Indians tourists on the other hand are at par in contributing to the tourism inflow. Many more Indians learn about America but since mostly Indian Americans come to India, it doesn’t increase the level of education and sensitization towards Indian culture.

Moving from Strategic to a Natural Coupling

Though there is buzz about President Obama’s visit, there is very little that is being said on anything substantial that is going to come out of this visit to deepen this relationship. Issues that will be discussed are Market Access and IPR and from the Indian side, removal of barriers to trade in Hi Tech (dual use items), restrictions on movement of professionals (H1B visas) and possibly outstanding differences in the Doha round.

Partnership at the business and citizen level ensures that it engages and benefits the citizens of both countries directly. Only then will the partnership be “deep” and “natural”. The individual stake in the bilateral relationship must also be significant for both sides. Generally, speaking we should be among the Top 10 trading or exchange partner in any venture, to be growing into natural allies.

What we would like to see is for the government to go beyond the “strategic” geopolitical government-to-government relationship to a more “natural” relationship at the lower horizontals where the citizens of both countries are engaged and impacted directly. For instance, partnerships in the SME and Agriculture sectors would be a good start to that end. A Free Trade Agreement in Services, especially allowing free movement of professionals, will be a great move forward facilitating exchange of business and ideas at the grass roots level.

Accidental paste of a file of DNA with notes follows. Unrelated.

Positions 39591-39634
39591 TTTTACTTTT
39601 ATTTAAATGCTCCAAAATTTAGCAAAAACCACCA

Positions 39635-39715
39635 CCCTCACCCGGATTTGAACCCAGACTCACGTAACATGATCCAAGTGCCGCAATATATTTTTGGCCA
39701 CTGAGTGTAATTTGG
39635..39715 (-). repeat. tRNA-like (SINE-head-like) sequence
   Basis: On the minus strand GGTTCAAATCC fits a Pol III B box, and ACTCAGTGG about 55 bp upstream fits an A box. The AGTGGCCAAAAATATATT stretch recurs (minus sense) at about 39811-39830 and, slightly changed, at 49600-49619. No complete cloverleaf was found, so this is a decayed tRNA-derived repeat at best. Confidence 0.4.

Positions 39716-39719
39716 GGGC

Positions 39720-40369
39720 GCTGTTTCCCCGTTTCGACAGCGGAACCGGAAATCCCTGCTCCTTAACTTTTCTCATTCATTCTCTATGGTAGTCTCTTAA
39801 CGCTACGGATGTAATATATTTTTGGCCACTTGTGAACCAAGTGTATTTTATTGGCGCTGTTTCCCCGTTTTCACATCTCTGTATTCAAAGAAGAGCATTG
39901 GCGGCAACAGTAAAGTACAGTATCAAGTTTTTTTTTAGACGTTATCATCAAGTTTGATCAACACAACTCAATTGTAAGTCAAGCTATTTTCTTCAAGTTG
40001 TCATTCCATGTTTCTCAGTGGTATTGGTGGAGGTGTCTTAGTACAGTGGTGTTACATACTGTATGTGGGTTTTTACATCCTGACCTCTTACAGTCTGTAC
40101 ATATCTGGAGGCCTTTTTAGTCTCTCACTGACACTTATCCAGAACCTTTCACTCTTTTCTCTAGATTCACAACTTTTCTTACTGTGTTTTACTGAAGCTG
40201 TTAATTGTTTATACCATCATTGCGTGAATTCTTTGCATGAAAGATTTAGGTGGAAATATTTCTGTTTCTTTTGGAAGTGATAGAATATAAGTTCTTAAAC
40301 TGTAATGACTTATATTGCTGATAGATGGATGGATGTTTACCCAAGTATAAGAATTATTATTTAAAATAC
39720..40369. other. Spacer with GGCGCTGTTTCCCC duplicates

By starting his visit in Mumbai, accompanied by Commerce and Agriculture secretary but not secretaries of State or Defense, bringing a 250 member business delegation including SMEs who are at the cutting edge of technology, President Obama is making it clear that his focus will be primarily economic. Increasing trade to increase exports to India, attracting Indian investment to create in the U.S. and promoting Defense sales to sustain American jobs are the announced objectives. The spin off strategic link that defense sales generate, are a bonus not the principle motive at this of near 10% unemployment in the U.S.. One has to ask this question, whether these exchanges are happening in a setting of shared pluralistic democratic values is only happenstance or can be turned into an enduring advantage for both countries where the lower horizontals that include citizens of both countries can be engaged and benefitted directly.

Akshay Mathur is Head of Research, Gateway House